Canadian Natural Resources Limited (TSX:CNQ)(NYSE:CNQ) is a very popular way to bet on an oil price recovery, and for good reason. The company has a fantastic track record that emphasizes cost control and smart capital allocation.

When oil prices are low, CNRL is able to take advantage by reducing costs and picking up cheap assets. There’s every reason to believe this will happen again. So, if oil does end up recovering, shareholders should win in the end.

This is a nice story, but one critical question remains: Just how expensive are the shares? That question is now a lot easier to answer. CNRL recently released its annual filings for 2014, which show the fair value of its reserves. Below we compare this number to the company’s stock price.

A simple comparison

According to the filings, CNRL’s reserves are worth just under $70 billion. This assumes a 10% discount rate and also factors in income taxes. From this amount, we must subtract the company’s $14 billion in debt. This leaves a fair value of $55 billion for CNRL, or roughly $50 per share.

Just to compare, CNRL’s shares trade for about $40, about 20% less than this fair value number. This seems to be a bargain, especially for such a strong company.

Hold on just a second

Before you go snatching up CNRL shares, let’s look at the assumptions that go into this “fair value” number.

Like other energy companies, CNRL uses the Sproule price deck as of December 31st, which now seems to be out of date. According to these forecasts, oil will average $65 per barrel this year, US$80 per barrel in 2016, and US$90 per barrel in 2017. By comparison, the U.S. Energy Information Agency expects an average oil price of US$52.15 this year and US$70 in 2016.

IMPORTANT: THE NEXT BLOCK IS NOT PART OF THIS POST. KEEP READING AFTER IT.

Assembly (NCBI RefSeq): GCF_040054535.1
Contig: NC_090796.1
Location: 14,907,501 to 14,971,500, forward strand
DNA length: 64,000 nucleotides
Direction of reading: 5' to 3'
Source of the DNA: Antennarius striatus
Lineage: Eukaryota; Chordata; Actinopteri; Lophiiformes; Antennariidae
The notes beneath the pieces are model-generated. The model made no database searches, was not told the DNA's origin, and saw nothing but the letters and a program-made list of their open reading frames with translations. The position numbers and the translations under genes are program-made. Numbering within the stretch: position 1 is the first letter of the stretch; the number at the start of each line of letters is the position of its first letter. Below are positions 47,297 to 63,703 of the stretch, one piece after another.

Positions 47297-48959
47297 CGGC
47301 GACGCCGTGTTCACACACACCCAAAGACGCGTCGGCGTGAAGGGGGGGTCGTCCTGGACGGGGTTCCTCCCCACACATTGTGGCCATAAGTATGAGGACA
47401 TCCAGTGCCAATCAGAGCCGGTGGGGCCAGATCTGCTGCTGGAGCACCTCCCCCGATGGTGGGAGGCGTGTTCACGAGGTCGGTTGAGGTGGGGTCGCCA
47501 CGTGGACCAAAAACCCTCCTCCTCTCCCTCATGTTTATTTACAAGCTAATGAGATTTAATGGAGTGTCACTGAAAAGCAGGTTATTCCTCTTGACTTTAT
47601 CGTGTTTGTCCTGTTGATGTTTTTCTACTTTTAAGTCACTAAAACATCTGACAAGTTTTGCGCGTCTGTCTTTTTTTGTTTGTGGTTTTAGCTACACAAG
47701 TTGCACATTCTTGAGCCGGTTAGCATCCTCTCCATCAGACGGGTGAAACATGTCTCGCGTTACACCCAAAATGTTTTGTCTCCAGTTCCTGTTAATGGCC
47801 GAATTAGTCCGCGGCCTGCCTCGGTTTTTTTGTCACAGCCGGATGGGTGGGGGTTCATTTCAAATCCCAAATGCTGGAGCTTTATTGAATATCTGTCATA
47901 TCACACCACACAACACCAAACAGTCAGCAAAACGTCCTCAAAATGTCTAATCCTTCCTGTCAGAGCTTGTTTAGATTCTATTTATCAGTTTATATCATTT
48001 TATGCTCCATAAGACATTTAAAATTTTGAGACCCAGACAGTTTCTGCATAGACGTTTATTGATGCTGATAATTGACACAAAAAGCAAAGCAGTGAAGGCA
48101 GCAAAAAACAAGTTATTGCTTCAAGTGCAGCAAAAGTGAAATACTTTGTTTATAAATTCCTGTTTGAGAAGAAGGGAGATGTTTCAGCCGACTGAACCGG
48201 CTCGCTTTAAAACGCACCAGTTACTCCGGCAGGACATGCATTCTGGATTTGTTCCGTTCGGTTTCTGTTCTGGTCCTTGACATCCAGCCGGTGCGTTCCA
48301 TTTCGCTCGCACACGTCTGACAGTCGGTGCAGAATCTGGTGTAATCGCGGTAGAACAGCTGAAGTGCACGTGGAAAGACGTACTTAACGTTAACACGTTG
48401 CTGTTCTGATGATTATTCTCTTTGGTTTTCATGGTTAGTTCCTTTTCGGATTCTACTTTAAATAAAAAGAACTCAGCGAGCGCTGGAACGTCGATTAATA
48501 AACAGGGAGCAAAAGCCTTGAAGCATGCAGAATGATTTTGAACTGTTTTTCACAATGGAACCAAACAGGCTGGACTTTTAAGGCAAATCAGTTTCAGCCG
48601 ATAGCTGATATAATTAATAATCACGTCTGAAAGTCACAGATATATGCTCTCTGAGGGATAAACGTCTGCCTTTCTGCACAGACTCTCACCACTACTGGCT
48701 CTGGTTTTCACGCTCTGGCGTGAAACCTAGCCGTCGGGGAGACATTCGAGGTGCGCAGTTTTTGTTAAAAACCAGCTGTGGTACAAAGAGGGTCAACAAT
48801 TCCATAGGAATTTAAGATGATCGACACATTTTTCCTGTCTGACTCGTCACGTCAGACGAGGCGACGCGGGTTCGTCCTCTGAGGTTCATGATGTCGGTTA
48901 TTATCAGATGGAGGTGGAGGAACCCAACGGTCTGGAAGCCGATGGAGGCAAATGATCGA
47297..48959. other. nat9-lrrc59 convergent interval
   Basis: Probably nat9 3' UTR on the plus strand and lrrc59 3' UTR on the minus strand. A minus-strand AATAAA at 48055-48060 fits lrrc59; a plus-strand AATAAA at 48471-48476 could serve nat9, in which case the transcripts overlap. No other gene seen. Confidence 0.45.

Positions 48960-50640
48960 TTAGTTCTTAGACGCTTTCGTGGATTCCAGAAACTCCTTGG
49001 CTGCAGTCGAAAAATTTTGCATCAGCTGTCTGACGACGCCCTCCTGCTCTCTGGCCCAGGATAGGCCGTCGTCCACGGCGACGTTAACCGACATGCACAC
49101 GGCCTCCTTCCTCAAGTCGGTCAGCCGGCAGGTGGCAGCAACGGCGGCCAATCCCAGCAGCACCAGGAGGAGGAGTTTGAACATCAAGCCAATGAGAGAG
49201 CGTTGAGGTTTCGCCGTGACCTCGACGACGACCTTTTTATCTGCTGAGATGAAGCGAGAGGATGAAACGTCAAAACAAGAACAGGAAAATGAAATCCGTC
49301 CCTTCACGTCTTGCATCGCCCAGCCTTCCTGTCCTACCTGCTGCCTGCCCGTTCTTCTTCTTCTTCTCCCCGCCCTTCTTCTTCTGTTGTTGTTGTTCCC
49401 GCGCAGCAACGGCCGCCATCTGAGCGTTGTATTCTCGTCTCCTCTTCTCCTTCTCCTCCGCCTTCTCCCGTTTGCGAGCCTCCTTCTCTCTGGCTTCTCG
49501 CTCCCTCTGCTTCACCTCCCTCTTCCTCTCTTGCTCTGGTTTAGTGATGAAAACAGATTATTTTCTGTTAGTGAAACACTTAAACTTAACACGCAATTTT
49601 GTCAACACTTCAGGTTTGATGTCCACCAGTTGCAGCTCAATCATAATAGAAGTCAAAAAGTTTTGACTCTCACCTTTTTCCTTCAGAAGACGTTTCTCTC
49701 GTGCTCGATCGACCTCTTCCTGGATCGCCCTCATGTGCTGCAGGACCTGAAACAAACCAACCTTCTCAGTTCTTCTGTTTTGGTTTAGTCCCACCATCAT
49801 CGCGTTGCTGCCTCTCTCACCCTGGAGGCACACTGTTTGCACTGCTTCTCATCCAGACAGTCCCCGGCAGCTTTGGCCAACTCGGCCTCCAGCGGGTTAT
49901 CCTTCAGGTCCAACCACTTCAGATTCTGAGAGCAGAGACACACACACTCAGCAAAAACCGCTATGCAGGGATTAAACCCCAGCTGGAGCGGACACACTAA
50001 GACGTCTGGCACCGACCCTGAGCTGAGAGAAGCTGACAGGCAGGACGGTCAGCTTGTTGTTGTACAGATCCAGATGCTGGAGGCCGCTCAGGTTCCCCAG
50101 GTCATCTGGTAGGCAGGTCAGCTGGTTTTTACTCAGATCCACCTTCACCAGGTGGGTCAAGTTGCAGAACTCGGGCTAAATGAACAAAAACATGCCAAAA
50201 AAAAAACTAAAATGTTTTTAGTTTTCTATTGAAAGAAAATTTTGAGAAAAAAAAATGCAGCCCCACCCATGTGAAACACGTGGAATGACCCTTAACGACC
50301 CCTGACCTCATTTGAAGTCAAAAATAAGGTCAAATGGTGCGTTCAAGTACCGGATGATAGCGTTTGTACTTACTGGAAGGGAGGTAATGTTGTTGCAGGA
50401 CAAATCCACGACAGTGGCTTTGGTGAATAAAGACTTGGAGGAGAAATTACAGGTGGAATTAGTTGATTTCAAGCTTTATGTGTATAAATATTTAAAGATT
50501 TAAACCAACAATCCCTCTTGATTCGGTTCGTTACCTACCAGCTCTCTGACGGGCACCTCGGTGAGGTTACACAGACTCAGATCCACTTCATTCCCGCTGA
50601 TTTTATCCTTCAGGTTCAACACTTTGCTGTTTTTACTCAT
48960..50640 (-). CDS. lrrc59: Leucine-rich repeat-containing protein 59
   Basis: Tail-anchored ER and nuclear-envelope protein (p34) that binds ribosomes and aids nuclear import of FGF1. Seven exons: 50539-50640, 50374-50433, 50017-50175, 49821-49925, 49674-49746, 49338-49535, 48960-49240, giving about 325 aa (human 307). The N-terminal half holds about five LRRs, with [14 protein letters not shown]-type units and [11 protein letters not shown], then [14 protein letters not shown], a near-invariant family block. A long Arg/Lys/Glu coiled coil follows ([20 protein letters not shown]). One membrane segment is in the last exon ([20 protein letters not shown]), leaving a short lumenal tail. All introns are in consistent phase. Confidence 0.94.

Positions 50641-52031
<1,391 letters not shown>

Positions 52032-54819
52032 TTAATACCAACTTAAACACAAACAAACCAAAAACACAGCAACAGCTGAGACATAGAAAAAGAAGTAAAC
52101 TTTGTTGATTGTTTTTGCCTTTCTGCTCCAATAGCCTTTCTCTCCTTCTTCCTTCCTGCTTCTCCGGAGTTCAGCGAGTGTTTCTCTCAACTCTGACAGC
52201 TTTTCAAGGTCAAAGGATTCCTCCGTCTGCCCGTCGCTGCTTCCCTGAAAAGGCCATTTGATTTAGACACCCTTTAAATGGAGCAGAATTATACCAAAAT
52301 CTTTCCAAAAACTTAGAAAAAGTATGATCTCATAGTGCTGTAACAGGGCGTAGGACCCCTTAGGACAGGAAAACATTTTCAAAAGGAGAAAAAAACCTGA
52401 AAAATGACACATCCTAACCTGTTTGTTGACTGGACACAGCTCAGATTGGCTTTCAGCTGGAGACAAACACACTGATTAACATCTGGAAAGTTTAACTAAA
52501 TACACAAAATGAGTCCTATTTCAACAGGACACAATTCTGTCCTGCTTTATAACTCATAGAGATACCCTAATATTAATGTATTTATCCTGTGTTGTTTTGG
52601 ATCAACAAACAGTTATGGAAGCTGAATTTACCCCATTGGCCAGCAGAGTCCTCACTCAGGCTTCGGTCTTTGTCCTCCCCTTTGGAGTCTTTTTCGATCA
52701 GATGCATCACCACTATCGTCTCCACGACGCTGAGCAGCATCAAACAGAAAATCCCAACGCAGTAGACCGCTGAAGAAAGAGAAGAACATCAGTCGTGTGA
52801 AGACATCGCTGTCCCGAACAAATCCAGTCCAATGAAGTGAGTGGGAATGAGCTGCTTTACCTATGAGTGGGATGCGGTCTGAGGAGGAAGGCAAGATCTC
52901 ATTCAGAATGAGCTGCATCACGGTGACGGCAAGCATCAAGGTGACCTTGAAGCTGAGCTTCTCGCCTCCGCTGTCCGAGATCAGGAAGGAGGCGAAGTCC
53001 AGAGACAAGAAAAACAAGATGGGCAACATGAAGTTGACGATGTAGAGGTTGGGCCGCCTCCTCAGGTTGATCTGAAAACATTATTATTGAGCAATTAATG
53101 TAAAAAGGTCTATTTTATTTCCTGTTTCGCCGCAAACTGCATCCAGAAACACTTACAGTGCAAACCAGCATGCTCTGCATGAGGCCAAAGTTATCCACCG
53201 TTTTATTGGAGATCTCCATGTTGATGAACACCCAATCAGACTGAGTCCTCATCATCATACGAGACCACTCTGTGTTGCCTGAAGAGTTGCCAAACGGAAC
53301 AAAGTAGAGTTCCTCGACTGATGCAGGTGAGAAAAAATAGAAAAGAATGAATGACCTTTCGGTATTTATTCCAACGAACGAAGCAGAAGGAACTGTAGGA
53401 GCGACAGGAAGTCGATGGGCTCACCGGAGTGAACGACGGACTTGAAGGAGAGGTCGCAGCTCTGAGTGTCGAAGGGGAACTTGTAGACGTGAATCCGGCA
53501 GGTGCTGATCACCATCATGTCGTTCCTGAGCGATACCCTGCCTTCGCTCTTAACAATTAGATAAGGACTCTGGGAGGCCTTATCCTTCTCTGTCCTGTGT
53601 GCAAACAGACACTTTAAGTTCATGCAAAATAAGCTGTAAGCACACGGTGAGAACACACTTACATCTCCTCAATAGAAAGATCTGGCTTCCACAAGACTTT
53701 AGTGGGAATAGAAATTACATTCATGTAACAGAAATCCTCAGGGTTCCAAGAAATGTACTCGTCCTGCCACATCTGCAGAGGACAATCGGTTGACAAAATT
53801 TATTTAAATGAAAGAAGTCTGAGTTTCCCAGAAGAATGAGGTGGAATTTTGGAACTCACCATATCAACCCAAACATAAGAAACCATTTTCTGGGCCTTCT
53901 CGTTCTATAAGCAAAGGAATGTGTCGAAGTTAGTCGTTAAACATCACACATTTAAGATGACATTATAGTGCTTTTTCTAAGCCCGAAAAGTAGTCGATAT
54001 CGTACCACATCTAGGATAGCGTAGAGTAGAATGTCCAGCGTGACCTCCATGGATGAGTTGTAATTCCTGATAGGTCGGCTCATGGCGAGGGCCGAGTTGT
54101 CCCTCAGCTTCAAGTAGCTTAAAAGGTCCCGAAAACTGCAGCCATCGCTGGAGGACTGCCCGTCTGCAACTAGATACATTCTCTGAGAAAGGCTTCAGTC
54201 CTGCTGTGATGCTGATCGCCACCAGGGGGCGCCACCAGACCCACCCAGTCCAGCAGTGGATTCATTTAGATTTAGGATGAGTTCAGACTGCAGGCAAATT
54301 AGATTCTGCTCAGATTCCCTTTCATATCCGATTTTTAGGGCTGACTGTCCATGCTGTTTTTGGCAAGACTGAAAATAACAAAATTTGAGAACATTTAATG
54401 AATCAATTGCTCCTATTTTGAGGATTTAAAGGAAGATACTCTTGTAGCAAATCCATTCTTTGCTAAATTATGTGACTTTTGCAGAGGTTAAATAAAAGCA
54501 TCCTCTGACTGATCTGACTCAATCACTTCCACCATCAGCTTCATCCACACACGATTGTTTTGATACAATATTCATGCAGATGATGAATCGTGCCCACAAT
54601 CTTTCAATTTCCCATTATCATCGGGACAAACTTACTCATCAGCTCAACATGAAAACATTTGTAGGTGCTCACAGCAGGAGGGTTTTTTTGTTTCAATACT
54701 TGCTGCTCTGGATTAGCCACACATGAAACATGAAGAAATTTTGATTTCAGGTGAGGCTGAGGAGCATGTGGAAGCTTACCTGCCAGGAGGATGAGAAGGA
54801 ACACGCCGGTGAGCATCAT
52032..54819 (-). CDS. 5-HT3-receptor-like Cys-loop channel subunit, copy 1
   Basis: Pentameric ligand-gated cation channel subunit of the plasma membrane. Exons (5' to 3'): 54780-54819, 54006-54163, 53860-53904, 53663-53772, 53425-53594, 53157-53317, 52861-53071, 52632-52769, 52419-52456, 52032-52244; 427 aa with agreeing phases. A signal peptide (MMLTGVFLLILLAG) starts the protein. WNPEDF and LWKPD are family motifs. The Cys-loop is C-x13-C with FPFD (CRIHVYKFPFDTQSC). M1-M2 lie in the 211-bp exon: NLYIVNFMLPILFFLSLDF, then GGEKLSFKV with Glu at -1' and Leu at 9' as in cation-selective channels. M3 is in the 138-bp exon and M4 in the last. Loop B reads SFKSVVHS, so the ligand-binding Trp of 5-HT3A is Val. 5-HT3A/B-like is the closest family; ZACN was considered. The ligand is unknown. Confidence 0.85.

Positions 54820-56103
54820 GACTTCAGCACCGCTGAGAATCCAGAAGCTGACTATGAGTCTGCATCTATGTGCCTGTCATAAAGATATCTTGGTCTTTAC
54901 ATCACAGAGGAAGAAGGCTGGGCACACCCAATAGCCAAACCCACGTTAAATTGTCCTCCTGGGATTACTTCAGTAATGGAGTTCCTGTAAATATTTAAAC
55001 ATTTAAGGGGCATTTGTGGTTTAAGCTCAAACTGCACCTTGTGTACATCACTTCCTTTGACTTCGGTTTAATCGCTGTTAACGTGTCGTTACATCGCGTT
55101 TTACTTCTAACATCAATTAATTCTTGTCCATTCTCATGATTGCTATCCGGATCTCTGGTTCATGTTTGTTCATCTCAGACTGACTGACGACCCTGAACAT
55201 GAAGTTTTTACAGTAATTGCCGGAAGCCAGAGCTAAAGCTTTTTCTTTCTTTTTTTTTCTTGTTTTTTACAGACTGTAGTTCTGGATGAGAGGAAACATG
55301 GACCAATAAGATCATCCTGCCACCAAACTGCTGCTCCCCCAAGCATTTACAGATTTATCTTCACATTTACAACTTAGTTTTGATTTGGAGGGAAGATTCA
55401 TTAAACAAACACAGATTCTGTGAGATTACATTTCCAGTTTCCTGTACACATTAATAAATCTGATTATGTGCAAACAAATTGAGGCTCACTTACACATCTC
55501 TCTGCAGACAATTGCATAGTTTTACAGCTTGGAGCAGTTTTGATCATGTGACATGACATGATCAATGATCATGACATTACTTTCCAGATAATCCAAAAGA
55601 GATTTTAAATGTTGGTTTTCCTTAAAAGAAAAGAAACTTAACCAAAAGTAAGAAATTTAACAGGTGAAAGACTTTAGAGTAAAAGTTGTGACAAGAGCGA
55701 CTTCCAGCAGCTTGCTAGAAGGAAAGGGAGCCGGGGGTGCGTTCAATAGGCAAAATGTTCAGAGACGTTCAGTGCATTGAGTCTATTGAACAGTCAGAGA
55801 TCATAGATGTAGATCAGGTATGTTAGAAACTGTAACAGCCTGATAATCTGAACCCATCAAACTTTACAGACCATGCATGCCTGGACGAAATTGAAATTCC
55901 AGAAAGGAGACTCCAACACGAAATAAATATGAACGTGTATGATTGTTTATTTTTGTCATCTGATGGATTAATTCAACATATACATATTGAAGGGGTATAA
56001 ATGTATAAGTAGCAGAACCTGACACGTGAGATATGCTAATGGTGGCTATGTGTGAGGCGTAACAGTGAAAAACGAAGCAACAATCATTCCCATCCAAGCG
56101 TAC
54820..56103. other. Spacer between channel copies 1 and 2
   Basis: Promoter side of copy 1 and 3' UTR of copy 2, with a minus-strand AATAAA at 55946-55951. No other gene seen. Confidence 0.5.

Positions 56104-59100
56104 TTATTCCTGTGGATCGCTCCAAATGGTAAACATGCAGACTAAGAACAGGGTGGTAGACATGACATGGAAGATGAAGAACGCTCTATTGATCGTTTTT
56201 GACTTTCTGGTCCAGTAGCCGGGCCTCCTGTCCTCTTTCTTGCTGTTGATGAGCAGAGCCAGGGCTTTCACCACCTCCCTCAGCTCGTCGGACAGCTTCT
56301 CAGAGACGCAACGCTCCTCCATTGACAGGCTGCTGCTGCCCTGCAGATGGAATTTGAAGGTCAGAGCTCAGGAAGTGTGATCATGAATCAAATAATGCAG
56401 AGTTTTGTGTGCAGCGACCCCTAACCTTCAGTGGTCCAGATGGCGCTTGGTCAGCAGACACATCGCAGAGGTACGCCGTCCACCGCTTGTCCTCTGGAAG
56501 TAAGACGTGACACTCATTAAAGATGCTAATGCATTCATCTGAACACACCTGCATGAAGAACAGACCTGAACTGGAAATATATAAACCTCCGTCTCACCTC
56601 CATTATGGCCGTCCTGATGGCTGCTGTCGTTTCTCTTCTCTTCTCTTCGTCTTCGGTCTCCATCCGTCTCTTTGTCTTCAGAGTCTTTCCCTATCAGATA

Sproule’s estimates are about 15-25% more optimistic than the EIA’s. All of a sudden CNRL doesn’t seem like a bargain anymore.

How does this compare with other oil companies?

CNRL still seems to be a better option than other oil producers. Just to draw a clearer picture, Crescent Point Energy Corp. trades at a premium to its fair value, using the same assumptions.

It’s anyone’s guess why CNRL isn’t trading for more. One possibility is a low dividend, which turns off some investors. Its balance sheet isn’t perfect either. That said, this company seems to be one of the better options for betting on an oil rebound.

For my part, this is a bet I won’t be making at all. There’s still a lot of optimism in the industry, and stock prices generally haven’t fallen as far as they could. So, even CNRL shares could tank if this optimism isn’t warranted.

Oil stocks may not turn around for years, but this company has already started.

When tech companies fall from grace like this Canadian icon did, it's typically impossible to regain relevance. Here at Motley Fool Canada, we think this company and its CEO are prepared to prove all of the doubters wrong. We have even named it one TOP turnaround stock for 2015. Will you be left on the outside looking in should our intuition come to fruition?

If you're a curious soul (like me), then you can download the name, ticker symbol, and price guidance absolutely FREE.

Simply click here to receive your Special FREE Report, "A Top Turnaround Stock Idea for 2015."


Let’s not beat around the bush – energy companies performed miserably in 2015. Yet, even though the carnage was widespread, not all energy-related businesses were equally affected.

We've identified an energy company we think offers one of the best growth opportunities around. While this company is largely tied to the production of natural gas, it doesn't actually produce the gas. Instead, it provides the equipment required to get natural gas from the ground to the end user. With diversified operations around the globe, we think it's a rare find in the industry.

We like it so much, we’ve named it as 1 Top Stock for 2016 and Beyond. To find out why, simply enter your email address below to claim your FREE copy of this brand new report, "1 Top Stock for 2016 and Beyond"!

Fool contributor Benjamin Sinclair has no position in any stocks mentioned.